Winnetka, Sports

One Last Run: Q&A with Stephanie Nykaza, retiring New Trier field hockey coach legend as Trevians go for five-peat

Stephanie Nykaza is familiar with success. Fourteen state championships in 35 years can’t be ignored. In that time, she has guided New Trier to the pinnacle of Illinois field hockey.

But the latest era of Trevians field hockey is unprecedented — for Nykaza, for New Trier and for nearly anyone involved with Illinois field hockey.

The Trevians are in pursuit of their fifth straight state championship (2018-’23, no state tournament in 2020) and are prepared to send Nykaza out on top. The longtime and legendary coach is retiring following the school year, saying that she feels now is the right time for her and the program.

The Record spoke with Nykaza, a Winnetka native and New Trier alumnus, about her coaching career and what comes next. Below are excerpts from that interview.

Stephanie Nykaza has some fun with her players before a game against Antioch on Oct. 11.

The Record: Why do you feel now is a good time to retire?

Nykaza: I made that call probably last year. … I am retiring from teaching too. I figured I’ve been coaching for 35 years. When I retire from teaching, I’m going to retire from coaching. And I think it’s going to be a good time to do it. I’ll miss it terribly. I think I have some gas in the tank, but I think that with me exiting teaching, coaching right along with it will be good.

The Record: If you have more in the tank, why is it good to retire now?

Nykaza: I want to go out fresh. I don’t want to be a coach that just keeps hanging around for themselves. I want to be in the mix and I want to make sure I can give everything I can for (the players). It will be nice to have some younger blood coming in. I just didn’t want to be one of coaches that hung in it too long. I still feel good and when I retire, I want to feel good.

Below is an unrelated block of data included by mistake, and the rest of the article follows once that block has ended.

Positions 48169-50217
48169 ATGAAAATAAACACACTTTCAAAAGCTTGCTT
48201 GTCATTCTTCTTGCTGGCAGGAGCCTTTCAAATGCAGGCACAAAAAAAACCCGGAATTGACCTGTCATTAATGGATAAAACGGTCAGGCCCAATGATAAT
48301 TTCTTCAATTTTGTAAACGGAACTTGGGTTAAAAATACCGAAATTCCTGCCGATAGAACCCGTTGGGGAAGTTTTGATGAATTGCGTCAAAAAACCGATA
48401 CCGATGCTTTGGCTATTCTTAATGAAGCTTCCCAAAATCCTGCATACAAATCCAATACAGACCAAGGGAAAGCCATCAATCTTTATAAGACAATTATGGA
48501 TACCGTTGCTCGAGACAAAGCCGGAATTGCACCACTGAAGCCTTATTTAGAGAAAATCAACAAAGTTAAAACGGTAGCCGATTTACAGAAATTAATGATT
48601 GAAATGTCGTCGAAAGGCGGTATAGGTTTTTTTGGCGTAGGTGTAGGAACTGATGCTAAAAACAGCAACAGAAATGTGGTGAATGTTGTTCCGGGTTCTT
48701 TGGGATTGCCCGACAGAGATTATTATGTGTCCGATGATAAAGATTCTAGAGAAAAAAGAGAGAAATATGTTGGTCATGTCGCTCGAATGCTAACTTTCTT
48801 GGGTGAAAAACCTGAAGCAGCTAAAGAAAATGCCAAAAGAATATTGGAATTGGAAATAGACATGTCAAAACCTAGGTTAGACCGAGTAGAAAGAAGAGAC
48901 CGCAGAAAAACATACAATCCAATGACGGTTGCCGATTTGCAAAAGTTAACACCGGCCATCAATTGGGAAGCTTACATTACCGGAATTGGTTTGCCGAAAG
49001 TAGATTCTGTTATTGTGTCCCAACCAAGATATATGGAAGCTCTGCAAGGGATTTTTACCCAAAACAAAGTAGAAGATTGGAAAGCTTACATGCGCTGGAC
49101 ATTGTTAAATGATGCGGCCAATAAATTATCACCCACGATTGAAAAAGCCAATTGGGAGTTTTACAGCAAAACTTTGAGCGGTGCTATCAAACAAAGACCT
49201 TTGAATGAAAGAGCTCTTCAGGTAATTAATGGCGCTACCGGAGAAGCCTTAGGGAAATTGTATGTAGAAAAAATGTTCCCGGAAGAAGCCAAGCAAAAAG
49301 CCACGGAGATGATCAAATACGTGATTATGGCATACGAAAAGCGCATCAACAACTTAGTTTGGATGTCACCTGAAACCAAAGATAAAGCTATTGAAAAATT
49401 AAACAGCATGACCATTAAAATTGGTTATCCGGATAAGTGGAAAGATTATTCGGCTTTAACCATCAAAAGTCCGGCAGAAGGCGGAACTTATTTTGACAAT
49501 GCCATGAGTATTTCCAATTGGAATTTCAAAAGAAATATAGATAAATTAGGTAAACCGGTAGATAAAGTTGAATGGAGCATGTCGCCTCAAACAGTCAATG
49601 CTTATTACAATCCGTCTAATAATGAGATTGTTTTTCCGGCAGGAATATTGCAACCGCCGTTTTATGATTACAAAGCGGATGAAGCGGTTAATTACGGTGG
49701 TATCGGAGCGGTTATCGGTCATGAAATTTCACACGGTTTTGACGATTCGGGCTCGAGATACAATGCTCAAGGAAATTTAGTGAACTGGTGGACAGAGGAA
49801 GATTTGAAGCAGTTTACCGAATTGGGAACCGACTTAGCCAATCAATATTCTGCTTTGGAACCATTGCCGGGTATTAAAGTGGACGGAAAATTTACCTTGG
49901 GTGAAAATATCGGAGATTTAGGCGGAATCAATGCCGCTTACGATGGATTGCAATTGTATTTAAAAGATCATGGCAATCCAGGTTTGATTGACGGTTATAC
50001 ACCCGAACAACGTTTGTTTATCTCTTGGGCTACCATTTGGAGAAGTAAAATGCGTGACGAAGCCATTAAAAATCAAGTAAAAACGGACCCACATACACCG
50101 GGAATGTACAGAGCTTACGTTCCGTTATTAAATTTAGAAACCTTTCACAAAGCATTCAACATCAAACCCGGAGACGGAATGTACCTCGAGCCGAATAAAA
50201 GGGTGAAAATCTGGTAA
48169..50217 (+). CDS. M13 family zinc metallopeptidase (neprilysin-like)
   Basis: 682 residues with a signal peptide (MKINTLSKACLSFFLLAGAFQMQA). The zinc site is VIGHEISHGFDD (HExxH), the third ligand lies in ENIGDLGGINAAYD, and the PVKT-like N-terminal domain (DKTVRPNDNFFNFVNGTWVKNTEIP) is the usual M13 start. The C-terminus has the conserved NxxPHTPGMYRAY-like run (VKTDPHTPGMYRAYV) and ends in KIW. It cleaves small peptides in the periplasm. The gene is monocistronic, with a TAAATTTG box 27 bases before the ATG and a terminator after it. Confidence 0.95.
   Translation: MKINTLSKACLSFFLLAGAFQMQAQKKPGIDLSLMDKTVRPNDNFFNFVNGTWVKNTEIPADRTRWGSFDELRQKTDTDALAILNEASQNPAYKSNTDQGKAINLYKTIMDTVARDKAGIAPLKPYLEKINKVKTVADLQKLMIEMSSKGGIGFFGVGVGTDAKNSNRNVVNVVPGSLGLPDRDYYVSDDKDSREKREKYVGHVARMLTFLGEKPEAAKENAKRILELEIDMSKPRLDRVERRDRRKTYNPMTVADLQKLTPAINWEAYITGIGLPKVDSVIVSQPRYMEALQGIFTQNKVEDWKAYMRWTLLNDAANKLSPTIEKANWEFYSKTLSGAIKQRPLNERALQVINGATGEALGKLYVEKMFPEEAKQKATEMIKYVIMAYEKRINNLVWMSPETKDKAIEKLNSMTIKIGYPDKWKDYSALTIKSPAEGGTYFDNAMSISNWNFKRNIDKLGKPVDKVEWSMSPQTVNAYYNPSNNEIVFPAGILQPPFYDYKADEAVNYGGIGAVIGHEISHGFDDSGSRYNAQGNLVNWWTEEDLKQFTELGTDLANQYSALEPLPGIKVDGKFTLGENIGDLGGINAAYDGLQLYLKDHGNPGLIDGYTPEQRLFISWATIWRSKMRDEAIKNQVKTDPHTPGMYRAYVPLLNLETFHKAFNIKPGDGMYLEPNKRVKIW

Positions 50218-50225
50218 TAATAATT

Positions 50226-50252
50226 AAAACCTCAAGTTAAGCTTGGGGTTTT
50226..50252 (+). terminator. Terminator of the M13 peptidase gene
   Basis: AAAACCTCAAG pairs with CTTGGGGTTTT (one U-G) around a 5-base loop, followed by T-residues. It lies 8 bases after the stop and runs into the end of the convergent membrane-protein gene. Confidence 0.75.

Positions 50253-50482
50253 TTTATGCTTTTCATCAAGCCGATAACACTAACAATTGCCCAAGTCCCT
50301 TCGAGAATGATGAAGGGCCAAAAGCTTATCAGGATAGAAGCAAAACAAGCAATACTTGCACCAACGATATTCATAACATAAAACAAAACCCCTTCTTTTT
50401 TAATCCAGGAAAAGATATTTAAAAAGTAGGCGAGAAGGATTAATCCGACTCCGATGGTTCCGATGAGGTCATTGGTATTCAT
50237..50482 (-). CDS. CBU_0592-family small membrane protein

The Record: How did you get the coaching job at New Trier?

Nykaza: I played here. I started my sophomore year. I ended up playing in college. When I got out of college, I coached in some camps and played on a club team and then New Trier came to me. I could kind of work it out with my other job. That’s when the journey began. Now, a bit older and 35 years later, I’m still here. It’s been a great run. That’s what I want. To go out feeling good about New Trier and the program and all the accomplishments these girls have made is so important. 

The Record: You were not a teacher at first, how did you get into it?

Nykaza: I’m retiring 29 years in. The first years as a head coach I was not a teacher. … I knew when I started coaching at New Trier that wow the parents are right, I’m a teacher at heart. That was 35 years ago. I am 58 now. I was young. Six years later, I started teaching (kinetic wellness) and realized how much I liked it. The transition really easy for me. 

The Record: What made it an easy transition?

Nykaza: I worked in corporate fitness. … I am very big into physical fitness. I got into cardiac rehab and didn’t love it. Working with teenagers was my love. The energy was good for me. I work well in this kind of setting.

Nykaza has a postgame laugh with Kennedy Glinn (middle) and Harriet Burne after the state championship in 2022.

The Record: Since your playing days and early days of coaching, how has the sport changed?